Approaches to Valuation

Today we will talk about several different approaches to valuation. There are many factors in determining the best way to value a property. Some of the most common factors include whether the property is commercial or residential, whether the property is income-producing, and whether the property is a special purpose property like a church or hospital. In this article, we will cover the market data approach, the cost approach, and the income approach.

Market Data Approach

The best way to value residential property or vacant land is by using the market data approach, which is all about looking at comparable properties. The market data approach is based on the principle of substitution, which says that a property is only worth what one can get another property for just like it. Before a licensee lists a seller's home, the seller will typically ask for an estimate of value. The licensee will look at similar properties in the same neighborhood that have already sold. No two properties are exactly alike, so adjustments need to be made to the comparable properties in order to see how they compare to the seller’s property. At this point, an estimate of value can be given.  Appraisers never average comparable values together to come up with an estimate of value for the subject property. The appraiser will instead make adjustments to the comparable properties, pick the comparable that is the most similar to the subject property, then give an estimate of value. When a seller asks a licensed real estate agent for an estimate of value, the agent will typically put together a  competitive market analysis or CMA. This is where a licensee will show the seller similar properties in the neighborhood that have recently sold, , properties currently for sale, and expired listings. By looking at each of these factors,  a licensee can give a seller an estimated range of value for the seller's property.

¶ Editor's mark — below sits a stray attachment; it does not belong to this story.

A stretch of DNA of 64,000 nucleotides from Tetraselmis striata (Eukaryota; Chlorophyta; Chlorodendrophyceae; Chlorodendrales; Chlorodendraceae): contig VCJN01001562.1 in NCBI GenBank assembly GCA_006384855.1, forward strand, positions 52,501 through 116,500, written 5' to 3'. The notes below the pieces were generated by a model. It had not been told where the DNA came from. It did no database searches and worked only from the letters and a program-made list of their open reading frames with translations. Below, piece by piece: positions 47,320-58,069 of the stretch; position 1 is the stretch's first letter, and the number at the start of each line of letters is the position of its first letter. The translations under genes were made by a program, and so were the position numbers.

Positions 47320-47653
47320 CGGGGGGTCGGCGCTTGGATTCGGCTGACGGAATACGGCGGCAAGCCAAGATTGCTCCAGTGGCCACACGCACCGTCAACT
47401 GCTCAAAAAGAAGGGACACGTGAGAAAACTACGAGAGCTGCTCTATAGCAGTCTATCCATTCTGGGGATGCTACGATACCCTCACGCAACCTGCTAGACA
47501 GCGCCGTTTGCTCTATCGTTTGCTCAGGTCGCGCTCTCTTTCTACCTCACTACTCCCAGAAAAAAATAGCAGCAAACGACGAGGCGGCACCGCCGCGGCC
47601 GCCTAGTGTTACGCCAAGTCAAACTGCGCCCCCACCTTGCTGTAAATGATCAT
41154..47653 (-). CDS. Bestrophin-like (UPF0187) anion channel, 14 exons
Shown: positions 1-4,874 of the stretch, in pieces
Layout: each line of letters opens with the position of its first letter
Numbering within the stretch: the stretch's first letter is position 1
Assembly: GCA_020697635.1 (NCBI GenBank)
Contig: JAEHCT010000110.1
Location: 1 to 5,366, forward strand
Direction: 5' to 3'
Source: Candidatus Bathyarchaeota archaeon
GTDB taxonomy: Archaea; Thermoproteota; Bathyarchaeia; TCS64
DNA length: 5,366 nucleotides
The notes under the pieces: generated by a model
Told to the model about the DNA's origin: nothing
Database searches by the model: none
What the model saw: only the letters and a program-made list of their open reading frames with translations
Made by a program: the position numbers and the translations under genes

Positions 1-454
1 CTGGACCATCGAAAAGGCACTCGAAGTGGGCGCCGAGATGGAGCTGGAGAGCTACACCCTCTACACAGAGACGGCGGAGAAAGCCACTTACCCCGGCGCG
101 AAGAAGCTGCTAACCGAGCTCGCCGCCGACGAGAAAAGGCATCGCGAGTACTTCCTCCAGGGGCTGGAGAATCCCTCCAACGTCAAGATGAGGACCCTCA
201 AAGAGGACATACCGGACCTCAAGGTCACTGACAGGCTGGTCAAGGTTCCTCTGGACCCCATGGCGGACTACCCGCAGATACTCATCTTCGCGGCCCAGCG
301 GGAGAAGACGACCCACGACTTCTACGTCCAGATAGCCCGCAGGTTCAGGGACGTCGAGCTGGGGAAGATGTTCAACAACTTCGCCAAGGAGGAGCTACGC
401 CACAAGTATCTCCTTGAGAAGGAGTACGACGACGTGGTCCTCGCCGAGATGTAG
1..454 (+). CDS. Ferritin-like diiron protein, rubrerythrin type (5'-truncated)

Cost Approach

The cost approach is commonly used on special purpose properties, such as churches, schools, or hospitals. It can be used for new properties as well. There are three steps involved in the cost approach. The first step is to estimate the current replacement cost of the property. The second step is to subtract depreciation based on the age of the property. The third and final step is to add the current land value. Remember, land never depreciates simply due to the passage of time. Now let’s break down step one. In determining replacement cost, we typically use the square footage.  Always use outside dimensions when calculating square footage. We can then multiply the square footage by the cost per square foot to estimate the cost of rebuilding the property as if it were brand new. Once we have determined the replacement cost, step two is to subtract for depreciation because the property we're looking at is not brand new. There are three things that cause depreciation. The first one is called physical deterioration, which refers to things like peeling paint and sagging floors that would cause the property to suffer in value. The second is called functional obsolescence. Functional obsolescence means there are problems inside the property lines, causing the property not to function the way modern properties do, meaning it is outdated. The third thing that causes depreciation is called economic or external obsolescence, which refers to problems outside the property lines. An example of this would be a house located next door to a sewage treatment plant or having air pollution that invades the property. Each of these is a problem outside the property lines. After we have subtracted any depreciation, the third and final step is to add in the current land value. To recap, the replacement cost less depreciation plus the current land value gives us an estimate of value.

Income Approach

The income or capitalization approach is best used on income-producing properties, such as apartment complexes and shopping centers. The income approach involves estimating the potential gross income of the property, then subtracting out the vacancy rate and any operating expenses. The result is the net operating income. After arriving at the net operating income, the next step is to divide the net operating income by a capitalization rate, which is basically a rate of return on investment. This gives us an estimate of the value of the income-producing property.

The key thing to remember regarding the appraisal process is the three different approaches to value. The market data approach is best used for residential properties and vacant land. The cost approach is best used on special purpose properties like churches, schools, hospitals, or new properties.  Finally, the income or capitalization approach is best used on income-producing properties, such as apartment complexes or shopping centers.

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